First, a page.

Carletta S. Hurt is an educator, producer, and youth advocate. An adjunct professor in the School of Communications, she is passionate about all things Black girls and women. Her award-winning documentary, Clothed Minds, was a catalyst for this project as she works to amplify the voices of Black girls in education and beyond. She also produced NOISE, a short about a young black male teen’s struggle with mental health, and the award-winning short, The Catcher, based on her experiences as a school counselor supporting homeless students.
This Georgia native comes from family of activists, entrepreneurs, and creatives. Her desire to tell stories started when she became a Teen Reporter for her local paper, The Macon Telegraph and News. Since that time she published over three dozen articles and produced nearly two dozen media projects.
A self-proclaimed SUDOKU champion, wordsmith at Scrabble and Words with Friends, she has worked as a teacher, administrator, and currently works as a school counselor in Washington, DC. Hurt is pursuing her doctoral degree and is a mother to the most amazing little person, William.
Jane Palmer has more than a decade of experience working in community-based non-profit organizations with children, youth and adults as a social worker, advocate, community organizer and manager, with an emphasis on the eradication of violence. In addition to her Humanities Truck project with DC Action, she is engaged in community-based research projects with Trans Lifeline and the Maryland Network Against Domestic Violence. All three projects are grounded in her belief that the people affected by an issue should inform the solutions to that issue. At American University, she is a term associate professor in the School of Public Affairs, the founder of the Community-Based Research Scholars program, and the faculty advisor for the undergraduate certificate in community-based research. She teaches courses on research methods, gender violence, transformative justice, and child & family policy.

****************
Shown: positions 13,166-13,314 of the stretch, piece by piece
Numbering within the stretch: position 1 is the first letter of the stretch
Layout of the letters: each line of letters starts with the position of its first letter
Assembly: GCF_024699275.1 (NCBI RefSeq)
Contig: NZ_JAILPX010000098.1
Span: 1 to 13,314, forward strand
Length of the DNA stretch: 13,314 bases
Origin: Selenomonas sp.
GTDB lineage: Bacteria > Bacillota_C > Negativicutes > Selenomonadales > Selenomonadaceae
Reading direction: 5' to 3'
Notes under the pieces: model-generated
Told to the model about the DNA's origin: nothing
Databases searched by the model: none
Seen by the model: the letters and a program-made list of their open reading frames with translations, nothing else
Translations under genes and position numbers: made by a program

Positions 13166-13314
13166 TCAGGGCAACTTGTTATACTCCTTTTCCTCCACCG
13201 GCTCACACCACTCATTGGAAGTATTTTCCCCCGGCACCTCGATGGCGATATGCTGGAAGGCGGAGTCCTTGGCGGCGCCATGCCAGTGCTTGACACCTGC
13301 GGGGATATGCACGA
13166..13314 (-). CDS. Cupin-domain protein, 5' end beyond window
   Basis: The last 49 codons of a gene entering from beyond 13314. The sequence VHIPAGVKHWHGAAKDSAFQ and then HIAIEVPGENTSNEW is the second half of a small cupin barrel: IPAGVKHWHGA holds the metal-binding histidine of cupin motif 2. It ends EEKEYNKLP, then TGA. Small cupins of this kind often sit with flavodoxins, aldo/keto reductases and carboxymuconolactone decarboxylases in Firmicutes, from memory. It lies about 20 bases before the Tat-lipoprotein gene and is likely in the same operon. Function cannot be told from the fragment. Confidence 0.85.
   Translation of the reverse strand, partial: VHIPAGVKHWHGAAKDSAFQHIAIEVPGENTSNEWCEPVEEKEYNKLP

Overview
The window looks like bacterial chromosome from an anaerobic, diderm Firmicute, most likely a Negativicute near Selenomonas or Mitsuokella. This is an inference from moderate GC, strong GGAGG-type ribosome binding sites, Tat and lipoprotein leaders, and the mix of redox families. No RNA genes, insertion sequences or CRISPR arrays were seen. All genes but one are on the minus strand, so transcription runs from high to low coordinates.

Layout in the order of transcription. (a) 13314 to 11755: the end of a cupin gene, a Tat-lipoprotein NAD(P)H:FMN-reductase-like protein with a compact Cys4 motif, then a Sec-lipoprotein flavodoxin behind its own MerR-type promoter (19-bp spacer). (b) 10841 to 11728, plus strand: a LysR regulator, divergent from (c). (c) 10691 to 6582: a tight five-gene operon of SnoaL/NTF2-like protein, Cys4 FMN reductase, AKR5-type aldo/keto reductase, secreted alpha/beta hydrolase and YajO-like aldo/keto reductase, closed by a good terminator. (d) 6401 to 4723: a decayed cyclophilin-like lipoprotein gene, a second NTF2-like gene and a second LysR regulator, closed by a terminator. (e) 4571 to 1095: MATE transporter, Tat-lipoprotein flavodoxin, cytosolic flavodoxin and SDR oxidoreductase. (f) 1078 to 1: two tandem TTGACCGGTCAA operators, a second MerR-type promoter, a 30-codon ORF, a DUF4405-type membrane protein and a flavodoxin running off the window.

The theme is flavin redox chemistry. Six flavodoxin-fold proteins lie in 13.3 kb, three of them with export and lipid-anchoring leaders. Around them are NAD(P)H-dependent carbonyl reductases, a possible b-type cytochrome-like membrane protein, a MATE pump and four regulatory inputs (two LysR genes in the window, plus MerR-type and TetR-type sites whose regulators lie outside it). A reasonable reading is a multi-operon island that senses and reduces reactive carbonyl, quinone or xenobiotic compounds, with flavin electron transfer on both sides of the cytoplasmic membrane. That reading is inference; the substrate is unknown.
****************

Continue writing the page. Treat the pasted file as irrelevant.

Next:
Elizabeth Rule is an enrolled citizen in the Chickasaw Nation) and an Assistant Professor of Critical Race, Gender, and Culture Studies at American University. Rule’s Critical Indigenous Studies research has been featured in the Washington Post, Matter of Fact with Soledad O’Brien, The Atlantic, Newsy, and NPR. She has also released articles in American Quarterly and the American Indian Culture and Research Journal, and has two forthcoming monographs. The first, Indigenous DC: Native Peoples and the Nation’s Capital (in production, Georgetown University Press), analyzes historical and contemporary sites of Indigenous importance in Washington, DC. Rule’s second book project, Reproducing Resistance: Gendered Violence and Indigenous Nationhood, links reproductive justice and the Missing and Murdered Indigenous Women; this work received the Association for the Study of Law, Culture, and the Humanities’ Julien Mezey Award in 2020. Rule is the creator of the Guide to Indigenous DC (2019), Guide to Indigenous Baltimore (2021), and Guide to Indigenous Maryland (2022) digital map and mobile applications. Rule’s work has received support from the Henry Luce Foundation, MIT Solve, Ford Foundation, Center for Black, Brown, and Queer Studies, and more.
Melissa Scholes Young
Melissa Scholes Young is the author of the award-winning novels The Hive and Flood and the chapbooks Guinea Pig and Scrap Metal Baby. She is a Contributing Editor for Fiction Writers Review and Executive Editor of Grace in Darkness, Furious Gravity, and From the Attic, anthologies by women writers. Her work has appeared in the Atlantic, Ms., Washington Post, Poets & Writers, Ploughshares, Literary Hub, and Believer Magazine. She has been the recipient of fellowships from the Bread Loaf Bakeless Camargo Foundation, the Center for Mark Twain Studies, and the Virginia Center for Creative Arts. Born and raised in Hannibal, Missouri, she is a professor in the Department of Literature at American University and serves as Director of Undergraduate Creative Writing.